What does it mean to have an eating disorder?
Typically a person with an eating disorder will worry a lot about their weight and the foods they are eating.
Normally an individual has a problem with eating if their eating behaviour or their attitudes about food and weight are taking pleasure out of life.
If you, or someone you know, thinks they may have an eating disorder it is important to seek professional help.
Not all eating disorders are the same- generally they fall under one of three categories: Anorexia Nervosa, Bulimia Nervosa or FEDNEC (Feeding & Eating Disorders Not Elsewhere Classified)
Why do people have eating disorders?
There is no simple answer, there are multiple causes, and these are different for each individual. Commonly they are a combination of personal, physical, family and genetic factors. For some it comes from life experiences that make a person emotionally vulnerable and sensitive about their weight and shape.
Eating disorders and exercise.
While eating disorders can be linked with excessive, or compulsive, exercise; could guided exercise help the recovery from eating disorders?
The University of Florida conducted a study on the efficacy of exercise in the prevention and treatment of eating disorders. Heather Hausenblas, an exercise psychologist at the University, explains their findings:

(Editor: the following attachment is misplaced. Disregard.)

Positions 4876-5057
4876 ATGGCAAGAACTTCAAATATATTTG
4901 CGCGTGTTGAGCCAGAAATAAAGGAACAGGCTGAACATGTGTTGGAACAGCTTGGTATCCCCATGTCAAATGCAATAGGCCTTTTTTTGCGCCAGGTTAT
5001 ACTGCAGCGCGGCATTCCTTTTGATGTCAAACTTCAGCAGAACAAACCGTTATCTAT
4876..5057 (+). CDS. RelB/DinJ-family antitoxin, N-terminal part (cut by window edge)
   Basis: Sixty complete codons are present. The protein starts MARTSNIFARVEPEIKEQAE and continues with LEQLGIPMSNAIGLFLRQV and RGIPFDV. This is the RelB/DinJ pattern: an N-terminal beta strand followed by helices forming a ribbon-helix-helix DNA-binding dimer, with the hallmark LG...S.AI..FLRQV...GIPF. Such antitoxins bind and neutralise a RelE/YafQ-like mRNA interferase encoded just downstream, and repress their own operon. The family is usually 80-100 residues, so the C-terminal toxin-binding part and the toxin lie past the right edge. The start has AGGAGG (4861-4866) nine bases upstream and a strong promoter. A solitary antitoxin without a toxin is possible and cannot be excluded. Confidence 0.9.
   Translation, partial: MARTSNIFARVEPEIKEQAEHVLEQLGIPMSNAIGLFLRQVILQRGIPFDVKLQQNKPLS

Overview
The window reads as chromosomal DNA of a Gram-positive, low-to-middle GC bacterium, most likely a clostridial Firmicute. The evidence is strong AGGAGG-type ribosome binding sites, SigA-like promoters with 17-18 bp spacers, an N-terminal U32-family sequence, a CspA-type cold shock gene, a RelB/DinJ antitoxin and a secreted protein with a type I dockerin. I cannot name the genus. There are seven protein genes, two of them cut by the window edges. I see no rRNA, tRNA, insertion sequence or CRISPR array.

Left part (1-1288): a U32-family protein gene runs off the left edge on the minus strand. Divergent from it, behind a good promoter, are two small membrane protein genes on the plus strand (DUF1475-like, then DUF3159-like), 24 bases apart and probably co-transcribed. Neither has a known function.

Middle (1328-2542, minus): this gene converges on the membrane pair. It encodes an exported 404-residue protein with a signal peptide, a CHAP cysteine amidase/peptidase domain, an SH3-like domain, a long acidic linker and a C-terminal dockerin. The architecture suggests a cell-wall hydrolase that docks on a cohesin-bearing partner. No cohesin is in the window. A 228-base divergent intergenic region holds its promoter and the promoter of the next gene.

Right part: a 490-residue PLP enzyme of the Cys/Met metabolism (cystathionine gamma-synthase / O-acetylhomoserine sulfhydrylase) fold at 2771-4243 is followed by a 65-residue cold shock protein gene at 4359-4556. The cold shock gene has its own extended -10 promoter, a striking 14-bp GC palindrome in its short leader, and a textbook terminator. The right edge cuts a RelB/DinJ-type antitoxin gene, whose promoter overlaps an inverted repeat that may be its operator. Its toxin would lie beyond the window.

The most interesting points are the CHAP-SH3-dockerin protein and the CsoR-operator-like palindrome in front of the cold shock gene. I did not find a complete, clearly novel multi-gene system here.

“When it comes to eating disorders, exercise has always been seen as a negative because people use it as a way to control their weight. But for most people, exercise is a very positive thing,” Hausenblas said. “Our results show it’s not necessarily bad for people with disordered eating to engage in exercise. The effects on self-esteem, depression, mood and body image can reduce the risk of eating pathologies.”
Exercise most definitely has its place in assisting recovery from eating disorders, however it is important that exercise is implemented with the guidance of a trained professional.
How can a nutritional therapist help?
The role a nutritional therapist takes is to assist in restoring and rebuilding a healthy relationship with food. Getting back to optimal nutrition is a slow process, a nutrition professional can help devise a plan to get an individual recovering from an eating disorder back on track. They work to re-educate an individual on the importance of food and how to make informed eating decisions. They will also work with the person to break down any food 'rules' and bad habits which may have developed.
It is important to remember that the primary goal is not a large amount of weight gain over a short time, but to help the individual to learn a balanced outlook of food and nutrition.